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January 08, 1984 - Image 3

Resource type:
Text
Publication:
The Michigan Daily, 1984-01-08

Disclaimer: Computer generated plain text may have errors. Read more about this.

I

Prison
employees
charged in
inmates'
escape
YPSILANTI (UPI) - Three em-
ployees of the Huron Valley Prison
Facility-Men's Division have been
charged with violating the maximum-
security prisons' procedures in. the
escape of two convicted killers, an of-
ficial said.
Warden Robert Redman said Friday
that one employee had been suspended
and the other two temporarily suspen-
ded following an investigation. Satis
THE NAMES OF the three em-
ployees were being withheld until John Skuza
hearings were held, Redman said. father is se
The inmates, James Edward Chip- with $22,50
man, 35, and James Mason Alexander,
£26, escaped when they unlocked a steel
security screen on Jan. 2 before clim-
bing out.. C r
Chipman was serving a life sentence
for killing a. Genesee County sheriff's JOPLIN, M
deputy and wounding another during a former anch
1971 trip from the county jail to a den- ailments, me
tist's office. .."scumbag of t
HE WAS ALSO awaiting trial on to reporter.
charges of killing a youth from Flint, "She was fo
in 1970. TV) - not jus
Alexander was serving a life sentence William McKr
for the 1980 murder of a 24-year-old who teaches at
man in St. Joseph County. Officials said "SHE BOU
the victim had been stabbed 45 times. she was ugly,
Police believe both men have left the rushing to tur
state, Redman said. man says you'
Authorities are looking for a third 'I didn't fe
'person they believe waited in a car out- she was a scu
aside the window and drove the two Craft is suin
laway.
FHAPPENI

The Michigan Daily - Sunday, January 8, 1984 - Page 3
EPA charges
area fuel firms
sell diluted gas

faction guaranteed AP Photo
of Sterling Heights shines up his mini-Corvette at Detroit's annual Autorama in Cobo Hall yesterday. John's
lling the restored pedal-powered replica of a 1957 Corvette for $650, but if you want speed, you'll have to part
0 for the full-sized 1980 model in the background.
aft dem-oralized says .doctor

DETROIT (UPI) - The U.S. Environ-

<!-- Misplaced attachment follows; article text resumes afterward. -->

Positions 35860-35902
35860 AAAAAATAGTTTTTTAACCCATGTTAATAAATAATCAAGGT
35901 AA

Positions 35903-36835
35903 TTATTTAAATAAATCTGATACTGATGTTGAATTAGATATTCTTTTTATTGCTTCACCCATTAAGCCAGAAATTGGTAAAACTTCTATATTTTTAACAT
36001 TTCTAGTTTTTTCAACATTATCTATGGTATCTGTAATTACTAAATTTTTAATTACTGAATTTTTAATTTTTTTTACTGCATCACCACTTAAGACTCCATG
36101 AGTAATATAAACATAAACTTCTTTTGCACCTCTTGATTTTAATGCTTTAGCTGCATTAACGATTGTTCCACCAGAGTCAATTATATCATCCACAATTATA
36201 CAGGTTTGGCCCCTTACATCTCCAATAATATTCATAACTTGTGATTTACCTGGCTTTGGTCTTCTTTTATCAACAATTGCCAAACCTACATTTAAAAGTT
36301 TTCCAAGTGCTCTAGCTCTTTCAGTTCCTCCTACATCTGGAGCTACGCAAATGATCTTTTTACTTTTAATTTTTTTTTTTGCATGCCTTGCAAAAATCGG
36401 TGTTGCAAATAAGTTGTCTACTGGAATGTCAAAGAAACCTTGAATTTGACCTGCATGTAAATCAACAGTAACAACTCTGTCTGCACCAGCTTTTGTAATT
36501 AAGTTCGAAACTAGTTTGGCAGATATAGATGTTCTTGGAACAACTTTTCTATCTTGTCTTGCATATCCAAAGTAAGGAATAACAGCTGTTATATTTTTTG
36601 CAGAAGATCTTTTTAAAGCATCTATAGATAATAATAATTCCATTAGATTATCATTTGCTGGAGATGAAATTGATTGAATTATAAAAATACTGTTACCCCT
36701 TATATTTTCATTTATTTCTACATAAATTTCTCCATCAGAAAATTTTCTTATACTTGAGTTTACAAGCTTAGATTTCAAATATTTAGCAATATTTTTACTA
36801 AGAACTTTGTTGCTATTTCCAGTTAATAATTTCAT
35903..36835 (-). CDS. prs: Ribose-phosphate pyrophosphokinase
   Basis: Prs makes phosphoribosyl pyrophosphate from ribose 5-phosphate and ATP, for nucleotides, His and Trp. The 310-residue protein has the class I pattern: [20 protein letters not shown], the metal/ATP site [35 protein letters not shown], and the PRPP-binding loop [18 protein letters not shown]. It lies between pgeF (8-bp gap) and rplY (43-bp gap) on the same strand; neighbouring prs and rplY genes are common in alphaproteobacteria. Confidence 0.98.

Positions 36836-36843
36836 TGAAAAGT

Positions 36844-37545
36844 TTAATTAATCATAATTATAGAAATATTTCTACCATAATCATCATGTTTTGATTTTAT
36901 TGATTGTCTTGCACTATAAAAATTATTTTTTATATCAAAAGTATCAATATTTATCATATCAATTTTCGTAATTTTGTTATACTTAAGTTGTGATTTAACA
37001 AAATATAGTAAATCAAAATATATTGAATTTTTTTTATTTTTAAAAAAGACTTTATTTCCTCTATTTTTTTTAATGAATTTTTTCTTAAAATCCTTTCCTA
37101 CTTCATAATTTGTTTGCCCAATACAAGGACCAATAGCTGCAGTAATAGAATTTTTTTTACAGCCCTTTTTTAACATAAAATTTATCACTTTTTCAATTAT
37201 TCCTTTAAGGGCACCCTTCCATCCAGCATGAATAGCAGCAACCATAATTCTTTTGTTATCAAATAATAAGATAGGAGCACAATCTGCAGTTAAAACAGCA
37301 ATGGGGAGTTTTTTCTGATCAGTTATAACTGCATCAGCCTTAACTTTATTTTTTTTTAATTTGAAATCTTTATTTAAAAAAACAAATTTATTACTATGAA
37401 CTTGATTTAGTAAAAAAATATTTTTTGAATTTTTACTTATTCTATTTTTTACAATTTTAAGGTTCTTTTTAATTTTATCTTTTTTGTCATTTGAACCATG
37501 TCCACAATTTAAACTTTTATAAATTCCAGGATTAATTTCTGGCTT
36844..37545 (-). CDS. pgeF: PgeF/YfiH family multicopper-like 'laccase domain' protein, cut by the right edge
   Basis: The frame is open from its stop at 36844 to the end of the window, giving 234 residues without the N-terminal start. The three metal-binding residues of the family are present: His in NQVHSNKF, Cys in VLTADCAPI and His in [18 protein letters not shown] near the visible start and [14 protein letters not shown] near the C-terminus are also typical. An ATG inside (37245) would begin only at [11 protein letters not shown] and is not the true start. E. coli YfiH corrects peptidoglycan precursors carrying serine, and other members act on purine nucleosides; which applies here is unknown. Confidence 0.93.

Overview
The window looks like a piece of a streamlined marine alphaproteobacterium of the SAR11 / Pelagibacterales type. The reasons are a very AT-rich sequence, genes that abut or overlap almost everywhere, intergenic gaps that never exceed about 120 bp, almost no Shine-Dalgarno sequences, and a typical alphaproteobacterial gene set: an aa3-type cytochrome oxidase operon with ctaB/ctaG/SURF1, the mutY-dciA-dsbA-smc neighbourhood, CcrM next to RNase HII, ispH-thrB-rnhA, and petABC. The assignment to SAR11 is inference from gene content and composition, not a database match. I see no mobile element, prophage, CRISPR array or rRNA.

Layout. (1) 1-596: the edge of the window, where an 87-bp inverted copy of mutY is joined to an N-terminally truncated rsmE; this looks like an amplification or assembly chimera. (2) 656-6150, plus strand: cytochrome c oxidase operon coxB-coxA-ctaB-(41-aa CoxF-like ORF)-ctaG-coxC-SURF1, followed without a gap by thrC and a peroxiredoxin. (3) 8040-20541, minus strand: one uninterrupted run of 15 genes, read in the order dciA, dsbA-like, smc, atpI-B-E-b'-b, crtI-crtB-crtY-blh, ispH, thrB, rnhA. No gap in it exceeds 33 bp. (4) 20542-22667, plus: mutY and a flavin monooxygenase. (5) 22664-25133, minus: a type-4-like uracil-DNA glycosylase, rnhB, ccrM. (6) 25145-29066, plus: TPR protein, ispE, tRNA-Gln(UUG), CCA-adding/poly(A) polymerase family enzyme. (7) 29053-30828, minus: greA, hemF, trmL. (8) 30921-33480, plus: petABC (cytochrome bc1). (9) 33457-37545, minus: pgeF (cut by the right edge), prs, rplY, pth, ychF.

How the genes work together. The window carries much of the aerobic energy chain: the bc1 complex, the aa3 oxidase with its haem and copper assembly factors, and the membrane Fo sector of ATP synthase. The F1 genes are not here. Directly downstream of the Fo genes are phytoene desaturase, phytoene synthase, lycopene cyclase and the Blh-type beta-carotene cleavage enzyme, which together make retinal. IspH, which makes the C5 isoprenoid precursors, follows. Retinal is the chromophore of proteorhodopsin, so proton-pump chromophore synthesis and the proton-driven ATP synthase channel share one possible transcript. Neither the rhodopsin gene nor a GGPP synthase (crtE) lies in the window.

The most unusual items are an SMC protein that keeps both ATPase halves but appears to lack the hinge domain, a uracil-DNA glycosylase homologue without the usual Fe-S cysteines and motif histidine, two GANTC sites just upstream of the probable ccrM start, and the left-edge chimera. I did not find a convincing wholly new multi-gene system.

mental Protection Agency has charged
Detroit area fuel distributors, including
Ann Arbor's Gallup-Silkworth Inc.,
with 55 counts of selling gasoline con-
taining illegal amounts of alcohol.
Of the 17 distributors charged, four
were accused of adding illegal amounts
of methanol, seven allegedly adding
illegal amounts of ethanol and four
were accused of adding illegal amounts
of both types of alcohol.
THE FINES, leveled Friday by the
EPA, carry maximum penalties of
$10,000 for each count or $550,000 com-
bined.
Joseph Cannon, an EPA assistant
administrator, said the charges
resulted from an investigation that
began last winter after numerous con-
sumer complaints were received.
Cannon said the improper use of
alcohol increases air pollution and
damages automotive components.
THE EFFORT marked the third
major crackdown on the gasoline in-
dustry in the Motor City.
In January of 1981, the EPA brought
charges against 21 companies for
selling leaded gasoline as unleaded.
Last August, Attorney General Frank
Kelley accused 26 service operators of
bilking the state of $1 million in unpaid
sales tax.
EPA OFFICIALS said their Detroit
area investigation was the first in the
nation. Cannon said similar in-
vestigations were ongoing in Ohio and
California.
"We are also concerned that the im-
proper use of alcohol potentially gives

o. (UPI) - A psychiatrist testified yesterday
orwoman Christine Craft suffered physical
ntal depression, and considered herself the
he television industry" following her demnotion
orced out of her job (at Kansas City's KMBC-
st sacked but (told) you're ugly," testified Dr.
nelly, a physician specializing in psychiatry
t the University of Kansas Medical Center.
GHT it or almost bought it. She really thought
.that when she got ready to talk, people were
rn the dial," McKnelly said. "When the head
re a real bummer, it carries impact."
el like she was ever ballooning it. She thought
mbag of the television industry," he said.
zg Metromedia Inc., previous owners of KMBC-
NGS L.A-

TV, for $3.5 million. Her suit claims Metromedia
misrepresented employment conditions by promising that
her looks would not be changed, but later requiring her to
follow a strict makeup and clothing calendar after her em-
ployment in 1981.
McKnelly, who spent two sessions with Craft prior to the
trial, testified she suffered from "reactive depression" and
physical ailments after the experience at KMBC-TV.
It is the second trial for Craft's fraud claim. U.S. District